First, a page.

Alternative investors may be suffering — but you
wouldn’t know it from statistics tracking the
hiring of professionals tasked with gathering assets for
According to a quarterly analysis of hiring activity in
alternative investment marketing and investor relations
released today by the executive search firm Context Jensen
Partners, year-over-year recruitment activity for marketing
professionals is up. Context Jensen Partners tracked a record
231 marketing moves in the third quarter of 2016, up from 188
in the second quarter. The third quarter of 2016 was the most
active hiring quarter the executive search firm has seen in its
almost three years of tracking this activity.
"What I’m seeing in the U.S. is a full market,"
says Sasha Jensen, founder and CEO of Context Jensen Partners.
"All the stats are up on last year in all sectors."
An increase in recruiting activity among private equity,
credit, and long-duration type strategies is to be expected,
given that fund flow trends and recent reports show
considerable interest by investors in these spaces over the
last 12 to 18 months. The same is true for quantitative trading
strategies — in both equities and commodities
— which in recent years have proven to be one of the
few bright spots for hedge funds. More of a surprise, however,
is that Context Jensen Partners data show robust hiring
activity among event-driven managers.
According to data from hedge fund tracker HFRI, event-driven
managers experienced net outflows of $15.5 billion in the third
quarter of 2016, the most by far for any of HFRI’s
four hedge fund categories. (Equity hedge funds lost $9.4
billion, macro experienced modest inflows, and relative value
lost $4.1 billion.) In total, HFRI data show that event-driven
managers have seen a net asset decline of $26.4 billion through
the first three quarters of the year.
However, Jensen recorded a record 17 marketer hires for the
space, more than the first two quarters of 2016 combined.
"The way I’m reading it is that from a macro
economic perspective there is a lot of opportunity in the
market right now," says Jensen, referencing politics and the
economy more broadly. Event-driven firms are well positioned to
take advantage of those opportunities, she says.
Among the firms to have made significant marketing hires in
recent months are Dan Loeb’s Third Point, which
hired Anne Gresens from Morgan Stanley’s cap intro
team, and Passport Capital, which hired Emily Sheridan,
previously of North Carolina–based hedge fund manager
Silverback Asset Management.
This uptick of potential fundraising at event-driven firms
is happening even as there have been some high-profile closures
— as in the case of Richard Perry’s Perry
Capital — or significant underperformance, such as
Bill Ackman’s Pershing Square Capital
This hiring activity also comes as a number of institutional
investors, especially public pension plans, are significantly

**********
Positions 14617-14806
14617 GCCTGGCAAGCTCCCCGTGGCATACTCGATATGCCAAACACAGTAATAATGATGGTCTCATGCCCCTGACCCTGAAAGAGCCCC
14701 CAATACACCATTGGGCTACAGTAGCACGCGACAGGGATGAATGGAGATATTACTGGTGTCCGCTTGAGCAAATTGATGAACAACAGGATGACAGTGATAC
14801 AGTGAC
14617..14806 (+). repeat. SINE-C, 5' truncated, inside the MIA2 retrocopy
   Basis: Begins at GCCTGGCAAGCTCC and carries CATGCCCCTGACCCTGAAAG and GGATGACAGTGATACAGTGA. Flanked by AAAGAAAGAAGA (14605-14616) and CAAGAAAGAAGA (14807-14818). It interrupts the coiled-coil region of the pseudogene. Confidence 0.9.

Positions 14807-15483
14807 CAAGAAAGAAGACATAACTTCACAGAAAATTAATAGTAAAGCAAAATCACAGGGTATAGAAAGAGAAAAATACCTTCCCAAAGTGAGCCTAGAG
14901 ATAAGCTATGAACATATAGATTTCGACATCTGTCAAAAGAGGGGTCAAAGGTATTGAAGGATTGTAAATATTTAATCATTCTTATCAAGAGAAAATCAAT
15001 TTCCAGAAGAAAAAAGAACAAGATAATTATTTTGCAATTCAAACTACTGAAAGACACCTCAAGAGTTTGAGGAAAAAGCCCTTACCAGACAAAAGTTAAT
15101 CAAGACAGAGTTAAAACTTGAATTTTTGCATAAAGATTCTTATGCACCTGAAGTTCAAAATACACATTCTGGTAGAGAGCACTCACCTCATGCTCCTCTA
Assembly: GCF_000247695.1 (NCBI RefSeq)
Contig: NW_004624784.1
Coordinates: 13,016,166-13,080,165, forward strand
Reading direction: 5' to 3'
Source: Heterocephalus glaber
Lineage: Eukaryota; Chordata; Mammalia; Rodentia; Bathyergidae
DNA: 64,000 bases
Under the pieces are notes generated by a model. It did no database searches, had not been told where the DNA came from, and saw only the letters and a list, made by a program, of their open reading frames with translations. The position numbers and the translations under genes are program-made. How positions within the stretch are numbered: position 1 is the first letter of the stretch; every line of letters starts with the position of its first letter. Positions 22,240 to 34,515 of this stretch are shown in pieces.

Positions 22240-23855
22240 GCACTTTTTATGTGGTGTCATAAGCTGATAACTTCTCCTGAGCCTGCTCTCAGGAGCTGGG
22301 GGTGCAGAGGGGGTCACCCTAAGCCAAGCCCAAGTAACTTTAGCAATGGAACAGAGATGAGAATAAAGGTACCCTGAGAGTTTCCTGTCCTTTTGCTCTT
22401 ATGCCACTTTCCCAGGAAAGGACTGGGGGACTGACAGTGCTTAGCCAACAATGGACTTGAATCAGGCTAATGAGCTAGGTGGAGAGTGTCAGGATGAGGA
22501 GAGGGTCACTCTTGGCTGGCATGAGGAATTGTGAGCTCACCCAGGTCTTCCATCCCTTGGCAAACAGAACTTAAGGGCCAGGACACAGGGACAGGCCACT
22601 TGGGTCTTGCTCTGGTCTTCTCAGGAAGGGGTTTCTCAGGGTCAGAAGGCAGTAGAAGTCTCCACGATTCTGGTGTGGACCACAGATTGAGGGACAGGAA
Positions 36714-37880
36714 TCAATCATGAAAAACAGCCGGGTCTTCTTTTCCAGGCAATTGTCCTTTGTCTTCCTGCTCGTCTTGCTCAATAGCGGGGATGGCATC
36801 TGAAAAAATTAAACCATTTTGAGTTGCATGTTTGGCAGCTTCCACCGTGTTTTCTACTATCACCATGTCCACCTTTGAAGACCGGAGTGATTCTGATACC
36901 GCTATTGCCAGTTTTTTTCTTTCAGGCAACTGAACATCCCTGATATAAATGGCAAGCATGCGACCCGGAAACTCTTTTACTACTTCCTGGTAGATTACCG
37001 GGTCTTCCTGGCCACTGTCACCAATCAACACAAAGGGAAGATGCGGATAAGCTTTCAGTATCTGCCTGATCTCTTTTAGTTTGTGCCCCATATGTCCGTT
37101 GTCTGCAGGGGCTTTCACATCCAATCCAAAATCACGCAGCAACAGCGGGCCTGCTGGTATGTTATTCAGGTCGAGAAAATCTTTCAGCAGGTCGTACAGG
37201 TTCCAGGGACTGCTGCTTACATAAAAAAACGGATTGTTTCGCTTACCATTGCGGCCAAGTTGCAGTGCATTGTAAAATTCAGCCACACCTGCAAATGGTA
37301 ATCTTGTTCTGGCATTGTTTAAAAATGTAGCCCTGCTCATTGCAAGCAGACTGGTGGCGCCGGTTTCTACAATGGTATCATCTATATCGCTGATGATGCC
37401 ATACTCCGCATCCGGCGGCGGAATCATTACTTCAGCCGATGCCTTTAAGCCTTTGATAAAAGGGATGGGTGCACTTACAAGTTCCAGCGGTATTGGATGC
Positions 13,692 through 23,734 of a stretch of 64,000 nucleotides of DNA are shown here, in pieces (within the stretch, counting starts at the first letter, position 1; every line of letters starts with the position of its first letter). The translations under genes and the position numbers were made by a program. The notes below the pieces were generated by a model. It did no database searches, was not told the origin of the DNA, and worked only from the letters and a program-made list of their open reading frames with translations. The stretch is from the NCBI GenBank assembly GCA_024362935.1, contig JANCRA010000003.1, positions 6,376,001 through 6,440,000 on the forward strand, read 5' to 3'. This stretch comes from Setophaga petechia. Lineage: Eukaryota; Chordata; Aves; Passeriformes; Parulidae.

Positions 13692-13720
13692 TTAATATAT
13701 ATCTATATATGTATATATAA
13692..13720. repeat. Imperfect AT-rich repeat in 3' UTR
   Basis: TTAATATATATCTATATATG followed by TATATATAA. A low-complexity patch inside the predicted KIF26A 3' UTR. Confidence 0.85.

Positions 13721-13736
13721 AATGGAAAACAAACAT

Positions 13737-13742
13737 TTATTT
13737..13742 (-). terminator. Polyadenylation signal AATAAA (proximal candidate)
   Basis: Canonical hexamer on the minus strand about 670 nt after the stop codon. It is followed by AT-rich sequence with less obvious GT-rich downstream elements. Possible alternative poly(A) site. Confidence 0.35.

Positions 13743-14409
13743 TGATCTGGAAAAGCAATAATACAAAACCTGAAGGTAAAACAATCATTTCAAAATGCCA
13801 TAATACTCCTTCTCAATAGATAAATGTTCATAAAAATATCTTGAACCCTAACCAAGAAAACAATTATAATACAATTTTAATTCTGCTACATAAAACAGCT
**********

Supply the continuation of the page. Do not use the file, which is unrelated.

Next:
reducing, or completely eradicating, their hedge fund
portfolios. In October the state of Rhode Island announced it
would be eliminating the $1 billion hedge fund allocation for
its public pension system.
Uncertainty does not always beget opportunity, of course.
One market that has not seen much recruitment activity is the
U.K. Jensen says managers in the U.K. are in a holding pattern
while they await the fallout from Brexit, the June referendum
vote in favor of withdrawing from the European Union.
The recent spat of redemptions and asset allocation changes
could be a case of institutional investors selling at the
bottom of the hedge fund market. Or hedge fund managers may be
optimistically holding out for a customer base that is moving
away from them. A report on U.S. asset management published
this week by the global consulting firm McKinsey & Co.
found growth in alternative investing continues to outstrip
that of traditional asset management. But the authors identify
a change in the types of alternatives investors want, saying
that "demand has been robust in the illiquid private market
segments, as investors seek to capture liquidity premia and
look for alpha generation in less efficient segments of the
market." They report that fundraising in private markets is
already back to pre-2008 levels. Among the investors McKinsey
surveyed, 33 percent said hedge funds had fallen short of
expectations and only 9 percent said their hedge fund
investments had exceeded expectations in 2015, compared with 6
percent and 30 percent, respectively, in private equity.
For event-driven managers, at least, recent performance data
may offer some reason for optimism. Through the end of
September, the HFRI Event-Driven Index was up 4.48 percent,
while the HFRI Fund Weighted Composite Index was up 2.92
percent and the S&P 500 was up 3.85 percent.
The data suggest event-driven funds, which were down on
aggregate 3.55 percent last year, might have turned the corner.
Then again, as 2008 Republican presidential candidate Senator
John McCain says, "It’s always darkest before
it’s completely black."